On August 18, 1861, William enlisted in Company H of the 4th Regiment of the W.Va. Volunteers at Point Pleasant, W.Va. War was hard on William and he spent much of his service time in hospitals at Point Pleasant, W.Va., Lousiville, Ky. and Gallipolis, Ohio. At one point during the war, he was his regiment's cook. During his stays in the hospital, he also suffered from rheumatism and typhomalarial fever.When he mustered out of the Army, he was still in the hospital at Point Pleasant. His wife thought he had died in battle and filed for his pension as a widow.
     When William Allen returned from the war, he was "crazy" as all of his neighbors attested. "Directly after he returned from the army not more than 1 or 2 months he appeared to be wrong in his mind and had what I called "Crazy Spells," said neighbor Thomas Smith (His son Isaiah married William's daughter Rutha in 1877). "I don't know that I can tell just what he would say, he had a place near his house to which he would go. And then he would preach, as he called it, but it was not preaching, but simply crazy talk about the Bible, and wild men, and spirits."
     Lewis Y. Blackwell served the same unit with William and also knew him before the war. In 1888, Lewis provided the following insight to William's decline: "Before he mustered in the United States service, he was a man of sound mind and while in camp at Cerdo, W. Va. about four months after we volunteered, he began talking in a manner that made me begin to think that his mind was so different ... that he was going insane ... he continued as long as I was with him and he was sent off from our Regiment to the General Hospital." Later Lewis confirmed his fears. "I did not see him anymore until we came to Wheeling to be mustered out and there I saw him again. There anybody could see that he was Insane."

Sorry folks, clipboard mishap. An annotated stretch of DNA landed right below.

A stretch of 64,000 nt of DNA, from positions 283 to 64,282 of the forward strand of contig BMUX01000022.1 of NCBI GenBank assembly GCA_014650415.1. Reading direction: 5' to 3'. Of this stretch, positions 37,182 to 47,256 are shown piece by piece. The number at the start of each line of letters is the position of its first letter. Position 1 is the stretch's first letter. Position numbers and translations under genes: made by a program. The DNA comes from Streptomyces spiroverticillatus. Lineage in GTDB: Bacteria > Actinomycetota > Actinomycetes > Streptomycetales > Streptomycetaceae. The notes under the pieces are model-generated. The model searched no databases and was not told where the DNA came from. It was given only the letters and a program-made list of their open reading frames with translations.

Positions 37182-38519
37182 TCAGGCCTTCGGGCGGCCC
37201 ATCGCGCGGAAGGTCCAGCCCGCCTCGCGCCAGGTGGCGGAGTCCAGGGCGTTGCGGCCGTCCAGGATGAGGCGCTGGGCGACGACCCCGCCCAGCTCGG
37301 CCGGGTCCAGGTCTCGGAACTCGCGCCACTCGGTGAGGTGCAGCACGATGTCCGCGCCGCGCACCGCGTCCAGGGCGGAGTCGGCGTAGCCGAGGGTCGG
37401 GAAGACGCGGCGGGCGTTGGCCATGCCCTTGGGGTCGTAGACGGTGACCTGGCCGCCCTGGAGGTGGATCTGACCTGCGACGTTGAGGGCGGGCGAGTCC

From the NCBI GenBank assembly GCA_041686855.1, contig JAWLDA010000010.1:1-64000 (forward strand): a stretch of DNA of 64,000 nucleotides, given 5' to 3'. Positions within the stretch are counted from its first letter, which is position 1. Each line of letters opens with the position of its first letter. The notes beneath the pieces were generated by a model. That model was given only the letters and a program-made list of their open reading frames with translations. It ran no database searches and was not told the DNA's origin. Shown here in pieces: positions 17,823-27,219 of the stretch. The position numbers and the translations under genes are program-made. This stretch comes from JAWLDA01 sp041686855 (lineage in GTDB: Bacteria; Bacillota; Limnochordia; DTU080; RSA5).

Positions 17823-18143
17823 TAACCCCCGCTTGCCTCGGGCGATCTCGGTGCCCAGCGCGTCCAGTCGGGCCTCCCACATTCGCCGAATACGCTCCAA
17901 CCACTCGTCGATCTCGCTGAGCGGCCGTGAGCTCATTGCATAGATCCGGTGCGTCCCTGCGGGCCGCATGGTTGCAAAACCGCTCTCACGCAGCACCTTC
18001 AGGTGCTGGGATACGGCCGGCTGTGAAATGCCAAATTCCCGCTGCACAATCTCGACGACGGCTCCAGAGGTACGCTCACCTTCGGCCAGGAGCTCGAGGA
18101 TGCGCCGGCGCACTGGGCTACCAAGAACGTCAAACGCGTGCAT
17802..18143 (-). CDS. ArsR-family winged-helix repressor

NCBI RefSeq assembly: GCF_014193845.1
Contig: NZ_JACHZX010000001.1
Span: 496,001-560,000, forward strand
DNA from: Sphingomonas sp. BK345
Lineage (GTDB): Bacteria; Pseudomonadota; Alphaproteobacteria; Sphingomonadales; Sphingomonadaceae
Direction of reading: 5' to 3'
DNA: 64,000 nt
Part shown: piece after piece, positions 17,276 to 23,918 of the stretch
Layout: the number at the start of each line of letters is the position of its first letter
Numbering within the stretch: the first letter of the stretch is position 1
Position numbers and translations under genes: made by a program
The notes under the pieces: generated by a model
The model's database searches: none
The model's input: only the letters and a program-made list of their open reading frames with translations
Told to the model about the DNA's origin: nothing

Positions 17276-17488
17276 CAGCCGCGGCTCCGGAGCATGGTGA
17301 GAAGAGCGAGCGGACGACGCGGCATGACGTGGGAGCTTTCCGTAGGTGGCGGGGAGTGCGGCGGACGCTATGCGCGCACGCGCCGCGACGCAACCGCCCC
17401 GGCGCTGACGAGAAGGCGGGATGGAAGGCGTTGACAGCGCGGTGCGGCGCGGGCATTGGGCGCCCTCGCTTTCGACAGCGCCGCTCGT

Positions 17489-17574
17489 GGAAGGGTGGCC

When William was mustered out and returned to Jordan Creek, poor Elizabeth had her hands full, according to William's pension papers. He would go out to an Indian mound near their home, place 12 rocks in a circle and began to preach. He was sometimes violent and spoke as no preacher had ever spoke before, she said. Neigbors grew afraid of him. At one time, he threatened to burn down the family home and tried to use a young girl (his youngest child Maria?) as a sacrifice. By 1876, he was confined in the W. Va. Hospital for the Insane at Weston, Lewis County W.Va. The last record we have of him is a confirmation of his death in 1891. Shortly after Christmas, at Weston Hospital for the Insane, William died of exhaustion after battling La Grippe. It was Dec. 28, 1891. He was approximately 86 years old. His death was recorded at the Lewis County WV Courthouse on May 28, 1892. He was listed in Death Register 2, page 102, line 125 as WM ALLEN - white, married, male, farmer. No age was given. Under burial it says "Sent home." A letter dated Feb 20, 1888 to William's daughter-in-law said it all. "Dear Madam, Your father-in-law, Mr Allen, is in better physical condition than he has been for some time. Until recently he had sore legs, and swelling in his feet. He eats and sleeps well. His mental condition is not improving, neither can you expect for him to get better in that direction. He is old and feeble, we take good care of him. He has a nice sofa to sit and lie on all day, if he wants to. He never talks much about his family, indeed his mind is too feeble to do anything except to find fault and scold. Still we all like William, and in his hall, he is a general favorite." Elizabeth Young Allen died sometime in early 1891, having never received a Civil War pension for her husband. Charles A. Young took up the fight to get the pension but in 57 pages of records, we see no proof that it was granted to William or his descendants.